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Department of Communications/
News Bureau
22 Davis Hall, 10 Lippitt Road, Kingston, RI 0288
Phone: 401-874-2116 Fax: 401-874-7872

URI student researching causes of grouse decline
Recommendations may influence management decisions

KINGSTON, R.I. -- February 2, 2001 -- Ruffed grouse populations in southern New England have declined significantly over the last 20 years. But research being conducted by University of Rhode Island graduate student Erik Endrulat, 23, a resident of New Fairfield, Conn., may result in a better understanding of the causes of their decline and influence decisions about how the bird's numbers should be restored to health.

Grouse numbers are at their highest in southern Canada, the northern tier of the Great Lakes states, and northern New England where aspen trees their primary food source -- are in abundance. "But we don't have many aspens in Rhode Island," notes Endrulat. "The soils in some of our protected lands like Arcadia Management Area are poor, and that influences the vegetation that grows there."

Working in cooperation with the Rhode Island Department of Environmental Management and the Appalachian Cooperative Grouse Research Project, Endrulat is studying Rhode Island's grouse population by tracking the daily activity of individual birds to assess the size of their home ranges, evaluate the type and quality of habitat they use, and establish survival rates. He trapped 17 grouse last fall and fitted them with radio telemetry harnesses, which allow him to locate each bird simply by tuning in an electronic receiver.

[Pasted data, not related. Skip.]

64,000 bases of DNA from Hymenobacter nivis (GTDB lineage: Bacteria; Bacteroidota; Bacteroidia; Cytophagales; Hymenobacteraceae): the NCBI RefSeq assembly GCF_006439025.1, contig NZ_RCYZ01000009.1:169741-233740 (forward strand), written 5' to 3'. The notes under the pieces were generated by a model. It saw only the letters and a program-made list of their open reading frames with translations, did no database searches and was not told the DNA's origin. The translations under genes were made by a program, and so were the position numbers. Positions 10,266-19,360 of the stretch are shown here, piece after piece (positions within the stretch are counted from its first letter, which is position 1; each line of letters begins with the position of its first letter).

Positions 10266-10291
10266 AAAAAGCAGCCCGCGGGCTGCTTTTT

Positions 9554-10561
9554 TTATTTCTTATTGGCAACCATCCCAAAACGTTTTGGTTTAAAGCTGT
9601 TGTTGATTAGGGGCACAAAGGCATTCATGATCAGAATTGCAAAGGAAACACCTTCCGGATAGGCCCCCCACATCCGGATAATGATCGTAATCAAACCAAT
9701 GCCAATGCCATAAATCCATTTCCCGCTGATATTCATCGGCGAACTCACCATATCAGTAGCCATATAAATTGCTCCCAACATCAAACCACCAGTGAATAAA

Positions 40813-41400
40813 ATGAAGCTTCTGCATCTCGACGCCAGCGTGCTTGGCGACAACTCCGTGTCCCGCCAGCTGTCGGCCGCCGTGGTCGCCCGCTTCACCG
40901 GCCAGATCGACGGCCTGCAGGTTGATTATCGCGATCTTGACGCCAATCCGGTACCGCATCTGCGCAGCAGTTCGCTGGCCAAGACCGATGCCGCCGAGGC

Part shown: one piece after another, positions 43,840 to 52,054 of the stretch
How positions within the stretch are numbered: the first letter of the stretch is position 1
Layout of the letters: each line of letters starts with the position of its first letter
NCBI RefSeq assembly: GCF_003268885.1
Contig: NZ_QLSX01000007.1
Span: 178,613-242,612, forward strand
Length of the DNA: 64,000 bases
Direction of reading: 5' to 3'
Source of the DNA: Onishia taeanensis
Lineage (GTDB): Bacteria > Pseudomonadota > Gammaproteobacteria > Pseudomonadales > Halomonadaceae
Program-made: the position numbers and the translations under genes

"Once I identify their home range, I can overlap that information onto maps and get a sense of what habitats they're using," he explained. "In poor habitats they're going to have a larger range, while in good habitat they don't need to move around as much. If they're moving a lot they're at greater risk of predation and using more of their energy stores to find food."

Endrulat says that the decline of ruffed grouse populations in southern New England is due in large part to maturing forests. The birds prefer habitat six to 10 years after a forest has been cleared, when new trees are growing and the quality of tree buds is high. But to create this habitat, tree harvesting must be integrated into the forest management plans.

"Most people don't like any harvesting of trees at all," said Endrulat, "but to protect the grouse we might need to manage the habitat to create these patchy shrubs and early successional trees.

"Fifty years ago there was a lot more timber harvesting in the region, but that has declined a great deal. It's a changing ecosystem, and it's altering the wildlife. And that hasn't been good for the grouse."

When his research is complete next year, Endrulat hopes to compare his results with research conducted in other parts of the bird's range and firmly establish habitat preferences. Ultimately his data will be used by the Rhode Island Division of Fish and Wildlife and other agencies in management plans designed to ensure the long-term health of ruffed grouse populations.

For Information: Todd McLeish 874-7892



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Copyright 2001 University of Rhode Island. All rights reserved. Disclaimer.
Page last revised on Saturday, February 24, 2001 .